Mr. Morell says he first learned of the affair from Mr. Petraeus only the night before he resigned, and just as the Benghazi events were turning into a political firestorm. While praising Mr. Petraeus, who had told his deputy “I am very lucky” to run the C.I.A., Mr. Morell writes that “the organization did not feel the same way about him.” The former general “created the impression through the tone of his voice and his body language that he did not want people to disagree with him (which was not true in my own interaction with him),” he says.

But it is his account of the Benghazi attacks — and how the C.I.A. was drawn into the debate over whether the Obama White House deliberately distorted its account of the death of Ambassador J. Christopher Stevens — that is bound to attract attention, at least partly because of its relevance to the coming presidential election. The initial assessments that the C.I.A. gave to the White House said demonstrations had preceded the attack. By the time analysts reversed their opinion, Susan E. Rice, now the national security adviser, had made a series of statements on Sunday talk shows describing the initial assessment. The controversy and other comments Ms. Rice made derailed Mr. Obama’s plan to appoint her as secretary of state.

The experience prompted Mr. Morell to write that the C.I.A. should stay out of the business of preparing talking points — especially on issues that are being seized upon for “political purposes.” He is critical of the State Department for not beefing up security in Libya for its diplomats, as the C.I.A., he said, did for its employees.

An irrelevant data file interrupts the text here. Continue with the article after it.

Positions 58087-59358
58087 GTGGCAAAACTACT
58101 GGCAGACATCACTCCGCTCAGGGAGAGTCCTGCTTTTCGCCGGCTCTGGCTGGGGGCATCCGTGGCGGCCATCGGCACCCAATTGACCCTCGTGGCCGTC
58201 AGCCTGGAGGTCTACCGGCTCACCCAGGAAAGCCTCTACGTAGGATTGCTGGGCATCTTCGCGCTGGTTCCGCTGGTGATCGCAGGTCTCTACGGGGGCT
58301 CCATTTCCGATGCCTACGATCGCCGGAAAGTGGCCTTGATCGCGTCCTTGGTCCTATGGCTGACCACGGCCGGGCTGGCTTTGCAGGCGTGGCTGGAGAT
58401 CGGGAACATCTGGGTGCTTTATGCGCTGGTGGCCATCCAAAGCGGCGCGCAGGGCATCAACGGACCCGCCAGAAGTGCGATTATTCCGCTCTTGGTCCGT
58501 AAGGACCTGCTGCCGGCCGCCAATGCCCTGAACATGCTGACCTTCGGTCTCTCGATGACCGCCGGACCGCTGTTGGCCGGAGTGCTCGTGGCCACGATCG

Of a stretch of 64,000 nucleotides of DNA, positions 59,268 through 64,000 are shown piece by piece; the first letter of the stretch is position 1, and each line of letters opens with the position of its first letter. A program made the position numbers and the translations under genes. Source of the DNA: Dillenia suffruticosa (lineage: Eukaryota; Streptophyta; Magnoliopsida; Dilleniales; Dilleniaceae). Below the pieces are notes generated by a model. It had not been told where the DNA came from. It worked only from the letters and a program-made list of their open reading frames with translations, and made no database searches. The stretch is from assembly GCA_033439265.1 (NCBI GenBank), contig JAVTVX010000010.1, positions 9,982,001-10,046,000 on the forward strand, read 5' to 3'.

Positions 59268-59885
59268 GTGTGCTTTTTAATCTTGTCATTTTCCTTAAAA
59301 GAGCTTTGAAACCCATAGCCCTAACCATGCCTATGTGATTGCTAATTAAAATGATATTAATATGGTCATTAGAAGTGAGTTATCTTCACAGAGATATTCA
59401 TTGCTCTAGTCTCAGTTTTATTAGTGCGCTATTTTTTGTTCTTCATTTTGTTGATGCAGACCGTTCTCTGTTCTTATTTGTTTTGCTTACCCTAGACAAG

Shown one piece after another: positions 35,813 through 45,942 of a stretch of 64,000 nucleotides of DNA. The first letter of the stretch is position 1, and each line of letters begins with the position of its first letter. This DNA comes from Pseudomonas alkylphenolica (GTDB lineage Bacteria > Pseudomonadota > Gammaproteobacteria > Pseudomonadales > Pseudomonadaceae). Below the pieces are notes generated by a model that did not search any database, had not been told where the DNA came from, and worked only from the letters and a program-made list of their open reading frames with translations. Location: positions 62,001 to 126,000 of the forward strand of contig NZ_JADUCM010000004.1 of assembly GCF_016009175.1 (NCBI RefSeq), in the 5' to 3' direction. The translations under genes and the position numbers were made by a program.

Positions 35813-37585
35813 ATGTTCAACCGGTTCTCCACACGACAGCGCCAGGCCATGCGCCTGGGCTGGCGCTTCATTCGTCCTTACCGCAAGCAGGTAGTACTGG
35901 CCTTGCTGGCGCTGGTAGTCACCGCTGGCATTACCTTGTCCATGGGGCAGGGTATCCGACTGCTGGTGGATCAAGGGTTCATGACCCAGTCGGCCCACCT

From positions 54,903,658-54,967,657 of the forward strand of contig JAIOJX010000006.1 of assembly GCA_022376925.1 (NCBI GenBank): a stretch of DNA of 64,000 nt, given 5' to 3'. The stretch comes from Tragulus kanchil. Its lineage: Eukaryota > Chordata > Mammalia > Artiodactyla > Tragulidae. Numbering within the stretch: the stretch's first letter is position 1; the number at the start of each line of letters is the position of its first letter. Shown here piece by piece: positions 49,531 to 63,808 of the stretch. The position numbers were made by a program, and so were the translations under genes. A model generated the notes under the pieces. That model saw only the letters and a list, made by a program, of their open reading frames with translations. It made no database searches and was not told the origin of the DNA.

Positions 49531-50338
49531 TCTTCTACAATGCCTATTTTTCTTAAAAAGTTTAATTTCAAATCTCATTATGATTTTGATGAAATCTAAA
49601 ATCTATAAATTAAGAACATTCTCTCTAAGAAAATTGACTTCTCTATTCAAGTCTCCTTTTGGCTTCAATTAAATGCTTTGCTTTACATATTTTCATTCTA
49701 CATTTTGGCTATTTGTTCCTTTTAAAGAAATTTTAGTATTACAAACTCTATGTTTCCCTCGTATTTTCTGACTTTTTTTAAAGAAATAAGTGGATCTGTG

But he concludes that the assault in which the ambassador was killed took place “with little or no advance planning” and “was not well organized.” He says the attackers “did not appear to be looking for Americans to harm. They appeared intent on looting and conducting some vandalism,” setting fires that killed Mr. Stevens and a security official, Sean Smith.

Mr. Morell paints a picture of an agency that was struggling, largely unsuccessfully, to understand dynamics in the Middle East and North Africa when the Arab Spring broke out in late 2011 in Tunisia. The agency’s analysts failed to see the forces of revolution coming — and then failed again, he writes, when they told Mr. Obama that the uprisings would undercut Al Qaeda by showing there was a democratic pathway to change.

“There is no good explanation for our not being able to see the pressures growing to dangerous levels across the region,” he writes. The agency had again relied too heavily “on a handful of strong leaders in the countries of concern to help us understand what was going on in the Arab street,” he says, and those leaders themselves were clueless.

Moreover, an agency that has always overvalued secretly gathered intelligence and undervalued “open source” material “was not doing enough to mine the wealth of information available through social media,” he writes. “We thought and told policy makers that this outburst of popular revolt would damage Al Qaeda by undermining the group’s narrative,” he writes.

Instead, weak governments in Egypt, and the absence of governance from Libya to Yemen, were “a boon to Islamic extremists across both the Middle East and North Africa.”

Mr. Morell is gentle about most of the politicians he dealt with — he expresses admiration for both Mr. Bush and Mr. Obama, though he accuses former Vice President Dick Cheney of deliberately implying a connection between Al Qaeda and Iraq that the C.I.A. had concluded probably did not exist. But when it comes to the events leading up to the Bush administration’s decision to go to war in Iraq, he is critical of his own agency.

Mr. Morell concludes that the Bush White House did not have to twist intelligence on Saddam Hussein’s alleged effort to rekindle the country’s work on weapons of mass destruction.

“The view that hard-liners in the Bush administration forced the intelligence community into its position on W.M.D. is just flat wrong,” he writes. “No one pushed. The analysts were already there and they had been there for years, long before Bush came to office.”